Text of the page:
This is AI generated summarization, which may have errors. For context, always refer to the full article.
BUDAPEST, Hungary – Thousands of Hungarians braved scorching heat for the annual Pride march in Budapest on Saturday, July 15, protesting against government controls over public displays by the LGBT community.
Prime Minister Viktor Orban’s government promotes a Christian-conservative agenda and in 2021 banned the “display and promotion of homosexuality” among those under 18 despite strong criticism from rights groups and the European Union.
“Our basic sentiment right now is to hold the community together, and provide a space for everyone where people can live what they are and be among supportive peers regardless of the (political) situation we all are in,” said Mate Hidveghi, spokesperson of the Pride march.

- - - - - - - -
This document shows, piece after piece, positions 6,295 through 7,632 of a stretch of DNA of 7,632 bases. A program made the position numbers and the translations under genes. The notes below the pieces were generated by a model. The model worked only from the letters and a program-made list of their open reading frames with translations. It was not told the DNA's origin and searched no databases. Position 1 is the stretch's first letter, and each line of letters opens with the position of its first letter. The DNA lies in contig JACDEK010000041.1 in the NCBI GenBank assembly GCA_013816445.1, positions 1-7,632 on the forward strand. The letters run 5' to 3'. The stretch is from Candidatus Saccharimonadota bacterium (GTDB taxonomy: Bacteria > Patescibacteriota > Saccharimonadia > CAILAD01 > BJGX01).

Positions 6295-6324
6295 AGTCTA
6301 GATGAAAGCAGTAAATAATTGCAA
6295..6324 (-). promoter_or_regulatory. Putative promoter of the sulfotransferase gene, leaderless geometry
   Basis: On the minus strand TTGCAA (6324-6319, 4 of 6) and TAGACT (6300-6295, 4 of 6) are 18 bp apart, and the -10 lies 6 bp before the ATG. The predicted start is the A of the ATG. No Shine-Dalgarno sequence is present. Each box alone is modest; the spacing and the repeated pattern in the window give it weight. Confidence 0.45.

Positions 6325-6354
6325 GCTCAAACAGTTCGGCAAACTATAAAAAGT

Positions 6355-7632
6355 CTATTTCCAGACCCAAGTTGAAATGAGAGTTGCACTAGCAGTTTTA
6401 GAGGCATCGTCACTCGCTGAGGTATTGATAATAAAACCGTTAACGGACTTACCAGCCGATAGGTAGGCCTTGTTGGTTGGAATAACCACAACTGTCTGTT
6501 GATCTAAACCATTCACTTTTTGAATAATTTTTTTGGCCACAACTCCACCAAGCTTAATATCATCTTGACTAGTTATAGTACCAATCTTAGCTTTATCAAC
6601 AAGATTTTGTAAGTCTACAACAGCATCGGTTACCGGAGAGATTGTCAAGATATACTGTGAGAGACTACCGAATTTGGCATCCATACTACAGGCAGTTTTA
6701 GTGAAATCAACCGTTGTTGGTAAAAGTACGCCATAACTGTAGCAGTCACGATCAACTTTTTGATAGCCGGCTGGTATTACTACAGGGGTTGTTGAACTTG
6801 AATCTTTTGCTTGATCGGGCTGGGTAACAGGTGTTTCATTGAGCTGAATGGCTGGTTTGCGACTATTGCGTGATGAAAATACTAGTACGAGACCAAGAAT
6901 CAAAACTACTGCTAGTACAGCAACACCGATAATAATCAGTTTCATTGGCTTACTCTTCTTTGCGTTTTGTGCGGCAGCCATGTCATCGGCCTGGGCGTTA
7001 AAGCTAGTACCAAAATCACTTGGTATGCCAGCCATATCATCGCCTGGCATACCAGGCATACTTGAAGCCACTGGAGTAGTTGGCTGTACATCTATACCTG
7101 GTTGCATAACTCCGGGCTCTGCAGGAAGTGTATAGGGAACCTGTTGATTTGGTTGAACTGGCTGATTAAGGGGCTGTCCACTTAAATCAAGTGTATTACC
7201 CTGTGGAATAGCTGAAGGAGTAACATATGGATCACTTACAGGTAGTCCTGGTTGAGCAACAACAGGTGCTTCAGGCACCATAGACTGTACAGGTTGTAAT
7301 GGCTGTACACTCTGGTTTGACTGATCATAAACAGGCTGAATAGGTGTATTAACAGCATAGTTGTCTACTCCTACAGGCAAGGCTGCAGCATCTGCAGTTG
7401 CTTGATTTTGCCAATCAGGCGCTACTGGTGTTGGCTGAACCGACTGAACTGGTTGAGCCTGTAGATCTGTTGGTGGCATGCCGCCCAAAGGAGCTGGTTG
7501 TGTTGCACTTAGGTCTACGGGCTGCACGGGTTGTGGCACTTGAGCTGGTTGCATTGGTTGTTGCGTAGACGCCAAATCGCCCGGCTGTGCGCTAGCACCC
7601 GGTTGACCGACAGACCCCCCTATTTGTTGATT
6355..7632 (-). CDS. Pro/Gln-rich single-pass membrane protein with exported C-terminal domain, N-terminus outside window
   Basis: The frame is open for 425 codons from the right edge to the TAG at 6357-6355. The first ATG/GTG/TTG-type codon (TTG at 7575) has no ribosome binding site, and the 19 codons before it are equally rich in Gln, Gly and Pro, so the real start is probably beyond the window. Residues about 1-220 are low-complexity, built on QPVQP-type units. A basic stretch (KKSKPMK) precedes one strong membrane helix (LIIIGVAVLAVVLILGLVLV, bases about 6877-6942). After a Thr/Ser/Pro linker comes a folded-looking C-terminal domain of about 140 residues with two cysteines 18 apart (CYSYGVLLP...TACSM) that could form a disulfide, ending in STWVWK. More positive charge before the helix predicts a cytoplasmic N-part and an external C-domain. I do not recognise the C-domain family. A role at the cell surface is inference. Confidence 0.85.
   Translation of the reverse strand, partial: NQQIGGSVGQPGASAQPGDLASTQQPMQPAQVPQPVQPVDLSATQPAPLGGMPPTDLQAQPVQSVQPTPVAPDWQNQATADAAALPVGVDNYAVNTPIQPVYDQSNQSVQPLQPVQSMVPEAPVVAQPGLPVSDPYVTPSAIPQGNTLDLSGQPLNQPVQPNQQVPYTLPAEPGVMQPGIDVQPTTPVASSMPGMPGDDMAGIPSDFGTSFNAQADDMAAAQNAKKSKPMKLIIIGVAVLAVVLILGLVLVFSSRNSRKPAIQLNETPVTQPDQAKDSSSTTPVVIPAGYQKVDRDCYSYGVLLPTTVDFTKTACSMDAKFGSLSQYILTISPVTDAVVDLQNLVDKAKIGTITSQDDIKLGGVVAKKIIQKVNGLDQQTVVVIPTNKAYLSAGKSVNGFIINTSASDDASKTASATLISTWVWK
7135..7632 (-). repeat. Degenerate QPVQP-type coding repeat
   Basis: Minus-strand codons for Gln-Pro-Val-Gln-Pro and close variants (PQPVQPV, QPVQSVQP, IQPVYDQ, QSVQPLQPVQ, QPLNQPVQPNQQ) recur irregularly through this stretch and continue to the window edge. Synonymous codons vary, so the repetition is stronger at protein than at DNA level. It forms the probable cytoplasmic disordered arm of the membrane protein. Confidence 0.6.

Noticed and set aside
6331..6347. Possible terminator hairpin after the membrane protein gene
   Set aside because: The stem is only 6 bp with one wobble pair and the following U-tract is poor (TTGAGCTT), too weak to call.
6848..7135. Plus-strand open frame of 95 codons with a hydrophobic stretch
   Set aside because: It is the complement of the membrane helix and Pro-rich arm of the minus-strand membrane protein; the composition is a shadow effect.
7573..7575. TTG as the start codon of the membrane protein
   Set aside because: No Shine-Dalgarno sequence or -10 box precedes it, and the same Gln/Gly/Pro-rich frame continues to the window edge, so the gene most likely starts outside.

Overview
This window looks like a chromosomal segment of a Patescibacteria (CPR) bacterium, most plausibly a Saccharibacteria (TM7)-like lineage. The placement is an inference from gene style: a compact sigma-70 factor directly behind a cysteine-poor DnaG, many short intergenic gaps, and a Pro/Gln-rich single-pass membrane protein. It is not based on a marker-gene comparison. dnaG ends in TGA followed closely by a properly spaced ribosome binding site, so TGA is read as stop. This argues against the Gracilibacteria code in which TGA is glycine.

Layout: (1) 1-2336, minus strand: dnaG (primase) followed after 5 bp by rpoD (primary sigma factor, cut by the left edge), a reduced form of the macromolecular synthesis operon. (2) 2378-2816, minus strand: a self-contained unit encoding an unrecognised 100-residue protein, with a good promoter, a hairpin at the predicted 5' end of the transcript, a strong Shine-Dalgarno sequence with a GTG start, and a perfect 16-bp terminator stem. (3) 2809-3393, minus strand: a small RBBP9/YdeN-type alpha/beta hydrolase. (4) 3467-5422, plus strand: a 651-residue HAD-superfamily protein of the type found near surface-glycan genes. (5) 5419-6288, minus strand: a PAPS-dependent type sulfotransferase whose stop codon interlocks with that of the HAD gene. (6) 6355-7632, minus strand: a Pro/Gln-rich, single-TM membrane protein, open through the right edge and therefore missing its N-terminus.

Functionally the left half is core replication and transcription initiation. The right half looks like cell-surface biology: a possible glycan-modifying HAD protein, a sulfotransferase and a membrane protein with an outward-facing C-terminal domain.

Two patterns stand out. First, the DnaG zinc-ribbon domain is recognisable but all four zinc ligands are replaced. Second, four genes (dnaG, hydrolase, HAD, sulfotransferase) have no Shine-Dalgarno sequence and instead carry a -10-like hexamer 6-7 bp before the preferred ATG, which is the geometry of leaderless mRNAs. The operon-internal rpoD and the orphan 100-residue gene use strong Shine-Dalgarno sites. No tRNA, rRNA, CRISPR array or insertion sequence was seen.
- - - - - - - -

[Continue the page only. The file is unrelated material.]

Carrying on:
“Since the adoption of this law, the number of people participating at the Pride march almost doubled.”
Participants waved rainbow flags, danced, and cheered as they walked through the Hungarian capital’s downtown.
Neither organizers nor the government gave a number for the marchers, though witnesses estimated about 10,000.
Television ads for the Pride parade were only allowed to be aired late at night, with most channels not taking the risk at all, Hungarian news site Telex.hu reported.
Also this week, Hungary’s second-largest bookseller received a record fine for selling a book that depicts homosexuality without closed wrapping.
On Friday, the embassies of the United States, Germany, and 36 other countries urged Hungary to protect LGBT rights and scrap discriminatory laws.
US ambassador David Pressman and many other diplomats participated in Saturday’s march.
The government stance towards Hungary’s LGBT community was seen as resonating with Orban’s conservative voters in the countryside ahead of his fourth-term election win in 2022. – Rappler.com